A Look at Their Lives Together and Oriental Medicine
By Steven O. Evans, PhD
OutClique is proud to feature Dr. David Webb (Doctor of Oriental Medicine) and his husband, Brian Webb, on this month’s cover. As the premier lifestyle magazine and travel destination guide for South Florida, each month we highlight groups, organizations, and individuals that are making a difference in our community. I had the pleasure of talking with Dr. and Mister Webb about their relationship, life in Fort Lauderdale, and professional ventures. You can read more at www.DavidWebbDOM.com.
Where and how did you and Brian meet? How long have you been together and married?
As I’m sure many can relate, we had both been in past relationships that just weren’t the right match or ended due to irreconcilable issues. Frustrated, we had both kind of given up on finding our perfect match. We met each other through a mutual close friend, and the funny part is, I thought for about a year that Brian disliked me and he thought I disliked him. When we attended the same events, we would sit far apart, we wouldn’t look at each other, and would give each other “shade.” Then at our friend’s birthday party, we started talking and discovered that we are both so alike that it’s scary. We also realized that we were both so attracted to each other. We went on our first date to La Bamba the very next night. And the rest – is history. We got married a year later, have been a couple for three and a half years, and married two and a half years. During the whole time we’ve been a couple, we haven’t had a single fight or argument. It’s been the easiest and most amazing relationship I could have ever imagined.
What is your and Brian’s favorite date night activity in South Florida?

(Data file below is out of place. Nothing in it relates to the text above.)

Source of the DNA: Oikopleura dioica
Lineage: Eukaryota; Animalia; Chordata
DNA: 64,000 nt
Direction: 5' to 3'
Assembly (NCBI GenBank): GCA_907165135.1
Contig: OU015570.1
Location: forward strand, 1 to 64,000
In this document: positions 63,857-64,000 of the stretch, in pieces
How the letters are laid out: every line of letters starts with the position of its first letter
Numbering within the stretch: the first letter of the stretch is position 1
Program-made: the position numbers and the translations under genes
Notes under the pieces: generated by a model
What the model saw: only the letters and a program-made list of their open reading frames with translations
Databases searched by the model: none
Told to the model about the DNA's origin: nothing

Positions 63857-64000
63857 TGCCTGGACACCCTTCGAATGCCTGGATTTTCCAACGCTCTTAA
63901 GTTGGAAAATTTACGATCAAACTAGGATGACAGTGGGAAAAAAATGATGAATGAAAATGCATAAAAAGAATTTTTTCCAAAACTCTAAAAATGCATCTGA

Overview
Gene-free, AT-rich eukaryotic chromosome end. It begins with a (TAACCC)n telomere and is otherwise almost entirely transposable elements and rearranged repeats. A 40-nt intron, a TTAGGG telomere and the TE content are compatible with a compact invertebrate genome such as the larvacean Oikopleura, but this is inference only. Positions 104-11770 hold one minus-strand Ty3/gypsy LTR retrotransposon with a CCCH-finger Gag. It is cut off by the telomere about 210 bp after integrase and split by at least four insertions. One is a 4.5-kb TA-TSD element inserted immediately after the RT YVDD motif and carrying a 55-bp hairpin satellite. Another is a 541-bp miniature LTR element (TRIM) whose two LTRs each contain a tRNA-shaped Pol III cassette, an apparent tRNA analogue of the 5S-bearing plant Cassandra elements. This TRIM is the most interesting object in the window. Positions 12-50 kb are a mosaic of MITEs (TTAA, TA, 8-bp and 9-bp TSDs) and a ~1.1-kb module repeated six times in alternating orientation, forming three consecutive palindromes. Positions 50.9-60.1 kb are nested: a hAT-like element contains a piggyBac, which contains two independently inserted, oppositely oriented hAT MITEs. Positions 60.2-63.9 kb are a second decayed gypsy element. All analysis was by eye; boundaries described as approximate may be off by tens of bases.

Although we really enjoy going out to places like Morikami Japanese Gardens, Fairchild Botanical Gardens, the museum, or a ballet, Wednesday nights are our date nights and time off from the gym. Brian is an incredible cook, so we enjoy staying home, eating an amazing home cooked dinner together, and then relaxing on the sofa watching a good movie afterwards.
What’s one piece of advice you have for a happy and healthy relationship?
Never go into a relationship with the goal of molding your significant other into the person you want them to be. That never works. Always go into a relationship accepting and loving that person just how they are. That means every day tell your significant other how amazing and beautiful they are and how much you love them. Brian and I tell each other “I love you” every morning before we go to work, and before we fall asleep every night.
Give our readers some history on Oriental Medicine.
Oriental Medicine has been around for a very long time. Acupuncture itself has been practiced for at least 5,000 years. In ancient China, each village had its own doctor who practiced acupuncture and herbal medicine according to the family’s secret techniques and formulas passed down within that family from generation to generation. You could see differences in how acupuncture, for instance, was practiced from village to village. In modern times, the practice of Oriental Medicine was standardized into a very cohesive system of medical theory, diagnosis, and treatment called Traditional Chinese Medicine (TCM). The standardized system of TCM in professional schools are learned in the Western medical systems.